One of the things that students in my eighth grade communication arts classes dread (besides having listen to me) is the third quarter research project, which we began last Monday.
During this project, which lasts much of the quarter, the students immerse themselves in a topic, eventually turning out a 1,000-word minimum research paper, an oral presentation, and a multi-media presentation (powerpoint, video, audio, art, or some type of media).
The students spent last week in South Middle School's computer lab, researching whichever topic they selected. All topics this year had to deal with the civil rights movement.
One of the things I most eagerly anticipate each year is seeing the reaction of students when they dig up some of the items that were not available to students even a decade ago. Thanks to the miracle of the Internet I was able to watch as one girl began waving frantically and saying, "Mr. Turner, Mr. Turner, look at this." The girl, who was researching the murder of Emmett Till, was researching in the National Archives when she discovered a letter that Emmett Till's mother wrote to President Eisenhower urging him to do something about her son's murder.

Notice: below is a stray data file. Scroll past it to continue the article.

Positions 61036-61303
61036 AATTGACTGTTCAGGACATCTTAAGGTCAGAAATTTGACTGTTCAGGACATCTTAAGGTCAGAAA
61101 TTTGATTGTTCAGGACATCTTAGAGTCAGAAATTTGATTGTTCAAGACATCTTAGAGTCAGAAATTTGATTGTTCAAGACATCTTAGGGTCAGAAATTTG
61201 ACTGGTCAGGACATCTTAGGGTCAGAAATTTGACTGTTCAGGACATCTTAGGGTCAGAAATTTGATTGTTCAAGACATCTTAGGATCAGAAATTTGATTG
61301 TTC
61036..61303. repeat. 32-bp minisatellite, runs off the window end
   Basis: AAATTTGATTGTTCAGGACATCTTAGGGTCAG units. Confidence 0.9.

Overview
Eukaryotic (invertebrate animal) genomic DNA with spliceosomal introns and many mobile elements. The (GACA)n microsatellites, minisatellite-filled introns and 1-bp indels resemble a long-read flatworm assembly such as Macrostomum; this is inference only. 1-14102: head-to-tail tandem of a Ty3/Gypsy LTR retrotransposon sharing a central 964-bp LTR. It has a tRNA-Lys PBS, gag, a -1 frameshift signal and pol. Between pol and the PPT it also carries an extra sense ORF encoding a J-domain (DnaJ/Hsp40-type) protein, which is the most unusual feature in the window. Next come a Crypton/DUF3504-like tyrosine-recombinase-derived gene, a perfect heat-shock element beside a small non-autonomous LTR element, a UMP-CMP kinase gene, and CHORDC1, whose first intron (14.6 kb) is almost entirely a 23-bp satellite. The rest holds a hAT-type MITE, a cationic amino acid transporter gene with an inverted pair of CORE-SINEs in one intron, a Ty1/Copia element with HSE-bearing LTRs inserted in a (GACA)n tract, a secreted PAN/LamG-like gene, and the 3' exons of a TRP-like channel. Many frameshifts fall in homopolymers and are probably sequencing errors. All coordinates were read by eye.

Other students found their way to FBI files concerning the assassinations of Martin Luther King and Malcolm X, photos of the bus on which Rosa Parks refused to give up her seat and was arrested, the arrest warrant in that case, Dr. King's letter from the Birmingham Jail, first-person accounts of the Montgomery Bus Boycott and the freedom rides, and much, much more.
Some students, unfortunately, found themselves bored stiff even when mining such historical treasures, but those students are few. Most of the others were surprised when they were still turning up information on their topics on the fifth day of our five days on the Internet.
There are many bad things about the Internet, but each year that I have done this research project, the last three at South and the previous four at Diamond, I have been amazed at how much this medium has made available to student researchers that they could never have accessed before. In this way, these subjects can come alive to students as they never could before.
Now for the tough part. Today the students will organize the material they came up with last week, then beginning tomorrow we will spend some time researching in South's library, using the sometimes forgotten medium of books. The students must have at least two books in their bibliographies.
I can't wait for the moans and groans to begin.